Bridge of Spies (2015)

Cast includes: Mark Rylance (The Other Boleyn Girl), Tom Hanks (Captain Phillips), Alan Alda (M*A*S*H), Amy Ryan (Gone Baby Gone)
Writers: Matt Charman (Suite Francaise), Ethan Coen (Fargo), Joel Coen (True Grit)
Director: Steven Spielberg (Saving Private Ryan)
Genre: Drama | History (141 minutes)


Huffington Post

In 1957, Rudolf Able was a Sunday painter. In his Brooklyn apartment, he’s painting when the phone rings. Not a word is spoken, but when Able hangs up, he leaves with his folding easel and art supplies. He heads for the subway. At Broad Street, he gets off. “WALK DO NOT RUN” Able calmly follows the rules, even as there are men running through the station looking for someone, “Excuse me,” Able says as he passes one of them on the steps. After painting all afternoon, Able gets ready to pack up. Reaching under a ledge… he finds a small disk and puts it in his pocket. The disk turns out to be a nickel… or at least it looks like a nickel. With a straight razor, he separates the top from the bottom, finding a folded paper with tiny lines of code. That’s when men bang on the door. They’ve come to arrest him… Able just wants to fetch his teeth and clean his brushes.

“He’s not my guy,” says James Donovan as he negotiates a claim against a client who’s insured by his client. Back at the office, Donovan finds his 9AM has been cancelled because there are urgent matters. “The Soviet spy they caught… they want you to defend him,” says Donovan’s partner. Even a Soviet spy deserves an adequate defense, and the men from the government want Donovan because… although he’s supposed to lose… he’s a credible lawyer. Without a credible lawyer, it would be bad PR. Taking the case makes Donovan the 2nd most hated man in America… right after Rudolf Able. In there initial meeting, Able asks for “materials to draw with,” but it’s not allowed. “There may be men serving your country who are in a similar predicament. I’m sure you’d want them treated fairly.” In the meantime, a pilot named Gary Powers has been selected to the elite team of “drivers” to fly top-secret intelligence-gathering missions over the USSR. The U2 flies at 70,000 feet… too high for detection. So being shot down is not supposed to happen. And even if the U2 is shot down, the pilot isn’t supposed to survive.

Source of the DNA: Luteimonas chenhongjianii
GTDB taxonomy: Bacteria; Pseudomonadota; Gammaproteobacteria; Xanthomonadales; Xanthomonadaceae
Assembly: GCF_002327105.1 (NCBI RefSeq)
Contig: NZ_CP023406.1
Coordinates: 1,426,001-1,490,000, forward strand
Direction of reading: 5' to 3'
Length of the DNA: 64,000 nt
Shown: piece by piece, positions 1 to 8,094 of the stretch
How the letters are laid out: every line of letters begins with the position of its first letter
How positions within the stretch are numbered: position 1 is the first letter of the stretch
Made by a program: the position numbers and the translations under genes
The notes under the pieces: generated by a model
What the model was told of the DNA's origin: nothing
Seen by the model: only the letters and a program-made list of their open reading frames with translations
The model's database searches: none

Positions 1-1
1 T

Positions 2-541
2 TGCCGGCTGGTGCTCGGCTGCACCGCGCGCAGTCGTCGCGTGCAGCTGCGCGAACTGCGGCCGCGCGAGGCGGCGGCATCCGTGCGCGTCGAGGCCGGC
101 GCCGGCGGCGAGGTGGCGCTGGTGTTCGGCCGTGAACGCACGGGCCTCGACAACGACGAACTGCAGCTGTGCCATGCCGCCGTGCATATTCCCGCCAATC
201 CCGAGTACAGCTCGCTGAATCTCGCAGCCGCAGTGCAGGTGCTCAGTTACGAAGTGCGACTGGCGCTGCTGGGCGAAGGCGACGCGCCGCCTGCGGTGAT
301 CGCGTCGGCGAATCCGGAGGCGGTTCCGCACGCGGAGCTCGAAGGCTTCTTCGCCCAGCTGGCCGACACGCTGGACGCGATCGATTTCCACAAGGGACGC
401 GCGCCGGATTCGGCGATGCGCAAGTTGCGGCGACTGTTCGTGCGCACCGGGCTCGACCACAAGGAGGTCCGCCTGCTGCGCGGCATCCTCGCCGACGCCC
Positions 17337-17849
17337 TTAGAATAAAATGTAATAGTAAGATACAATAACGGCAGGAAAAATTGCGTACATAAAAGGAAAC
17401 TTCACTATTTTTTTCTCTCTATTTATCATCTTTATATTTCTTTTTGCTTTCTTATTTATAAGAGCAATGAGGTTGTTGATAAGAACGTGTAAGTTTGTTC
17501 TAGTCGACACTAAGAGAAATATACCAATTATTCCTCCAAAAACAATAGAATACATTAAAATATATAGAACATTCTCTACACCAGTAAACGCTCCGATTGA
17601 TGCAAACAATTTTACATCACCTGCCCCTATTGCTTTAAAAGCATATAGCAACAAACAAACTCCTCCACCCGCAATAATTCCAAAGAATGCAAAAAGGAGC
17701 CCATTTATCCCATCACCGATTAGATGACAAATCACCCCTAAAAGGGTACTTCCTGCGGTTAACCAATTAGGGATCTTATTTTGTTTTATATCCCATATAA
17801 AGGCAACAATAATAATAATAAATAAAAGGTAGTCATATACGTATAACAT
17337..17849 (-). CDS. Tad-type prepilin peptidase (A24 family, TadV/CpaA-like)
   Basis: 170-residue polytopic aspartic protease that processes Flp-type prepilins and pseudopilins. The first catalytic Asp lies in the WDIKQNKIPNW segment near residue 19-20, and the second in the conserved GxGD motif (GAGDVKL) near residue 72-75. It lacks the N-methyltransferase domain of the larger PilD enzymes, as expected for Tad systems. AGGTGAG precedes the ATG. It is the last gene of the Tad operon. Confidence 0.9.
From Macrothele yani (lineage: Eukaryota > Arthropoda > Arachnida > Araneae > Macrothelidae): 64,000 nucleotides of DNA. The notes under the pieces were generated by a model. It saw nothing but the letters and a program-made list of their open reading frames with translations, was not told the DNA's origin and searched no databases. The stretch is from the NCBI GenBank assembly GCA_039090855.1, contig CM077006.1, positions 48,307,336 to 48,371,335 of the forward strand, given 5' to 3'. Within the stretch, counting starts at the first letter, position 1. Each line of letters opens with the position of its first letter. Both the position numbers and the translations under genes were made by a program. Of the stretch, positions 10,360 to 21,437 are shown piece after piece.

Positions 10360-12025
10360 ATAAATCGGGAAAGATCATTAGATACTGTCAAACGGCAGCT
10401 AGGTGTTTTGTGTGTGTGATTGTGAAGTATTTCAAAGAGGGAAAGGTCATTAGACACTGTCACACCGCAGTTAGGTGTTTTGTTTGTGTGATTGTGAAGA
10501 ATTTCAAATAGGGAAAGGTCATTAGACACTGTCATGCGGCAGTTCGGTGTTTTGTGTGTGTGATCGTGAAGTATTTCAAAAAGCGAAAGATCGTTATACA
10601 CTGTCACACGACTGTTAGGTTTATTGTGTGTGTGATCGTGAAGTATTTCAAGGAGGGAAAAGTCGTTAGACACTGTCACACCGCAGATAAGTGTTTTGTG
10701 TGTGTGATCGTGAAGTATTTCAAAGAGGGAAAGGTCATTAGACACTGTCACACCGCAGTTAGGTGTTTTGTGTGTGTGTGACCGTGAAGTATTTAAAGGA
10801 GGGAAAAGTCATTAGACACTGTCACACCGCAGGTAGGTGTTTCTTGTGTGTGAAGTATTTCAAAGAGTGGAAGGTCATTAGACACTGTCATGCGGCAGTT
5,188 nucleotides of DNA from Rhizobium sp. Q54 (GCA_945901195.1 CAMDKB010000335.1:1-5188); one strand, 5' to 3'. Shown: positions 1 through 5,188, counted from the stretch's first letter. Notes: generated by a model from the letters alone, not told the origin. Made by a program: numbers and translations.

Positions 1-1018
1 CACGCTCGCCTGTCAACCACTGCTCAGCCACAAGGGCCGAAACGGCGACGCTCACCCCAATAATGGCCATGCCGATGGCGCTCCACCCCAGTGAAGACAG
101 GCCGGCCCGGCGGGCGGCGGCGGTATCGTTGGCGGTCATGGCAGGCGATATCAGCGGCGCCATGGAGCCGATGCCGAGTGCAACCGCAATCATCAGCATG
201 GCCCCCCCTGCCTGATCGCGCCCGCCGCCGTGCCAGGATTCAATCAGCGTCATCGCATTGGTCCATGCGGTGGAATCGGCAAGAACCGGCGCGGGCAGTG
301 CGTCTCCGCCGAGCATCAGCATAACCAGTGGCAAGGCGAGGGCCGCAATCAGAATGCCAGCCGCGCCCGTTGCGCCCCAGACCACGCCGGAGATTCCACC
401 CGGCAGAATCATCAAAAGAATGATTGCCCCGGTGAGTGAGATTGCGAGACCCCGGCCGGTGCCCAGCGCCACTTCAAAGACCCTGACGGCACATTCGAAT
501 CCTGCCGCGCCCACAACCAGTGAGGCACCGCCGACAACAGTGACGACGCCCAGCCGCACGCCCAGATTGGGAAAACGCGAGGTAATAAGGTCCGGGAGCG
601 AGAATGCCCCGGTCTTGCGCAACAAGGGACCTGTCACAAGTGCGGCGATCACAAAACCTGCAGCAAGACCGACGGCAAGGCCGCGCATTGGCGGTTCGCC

Powers does get shot down, and he does survive. He’s captured by the Soviets… one of our biggest blunders of the Cold War era. By this time Able has been convicted, but Donovan uses his influence to get him sentenced to prison… not death. “Why aren’t we hanging him?!!!” That’s when our government calls on Donovan again. There’s a possibility that the Soviets will consider a spy trade… “They want their man back before he cracks. We want Powers back for the same reason.” The US wants Donovan to go to East Berlin and negotiate an exchange… and not get sidetracked by the Yale student who stupidly got captured when The Wall was being constructed. “Gary Powers is your guy.”

Bridge of Spies is a stellar example of Cold War drama… great cast and excellent production… it’s a Spielberg movie, after all. Based on actual events, the film keeps us absorbed, even though we know how it ends. We see plenty of period dramas with good production values… but one aspect that sets this one apart is the excellent script with excellent plot development and many classic, quotable Coen brothers’ lines. With all the twists and turns, our man in Berlin keeps his cool. Maybe he’s remembering what Rudolf Able always says about worrying… “Would it make a difference?”

popcorn rating

4 popped kernels

During the height of the Cold War a civilian lawyer negotiates a complicated exchange of spies with the Soviet Union

Popcorn Profile

Rated: PG-13
Audience: Grown-ups
Gender Style: Neutral
Distribution: Mainstream Wide Release 
Mood: Neutral
Tempo: Cruises Comfortably
Visual Style: High-End Production
Nutshell: Cold War tension
Language: True to life
Social Significance: Entertaining & Informative

Comments welcome

Join our email list



©2017, Leslie Sisman | Design, website and content by Leslie Sisman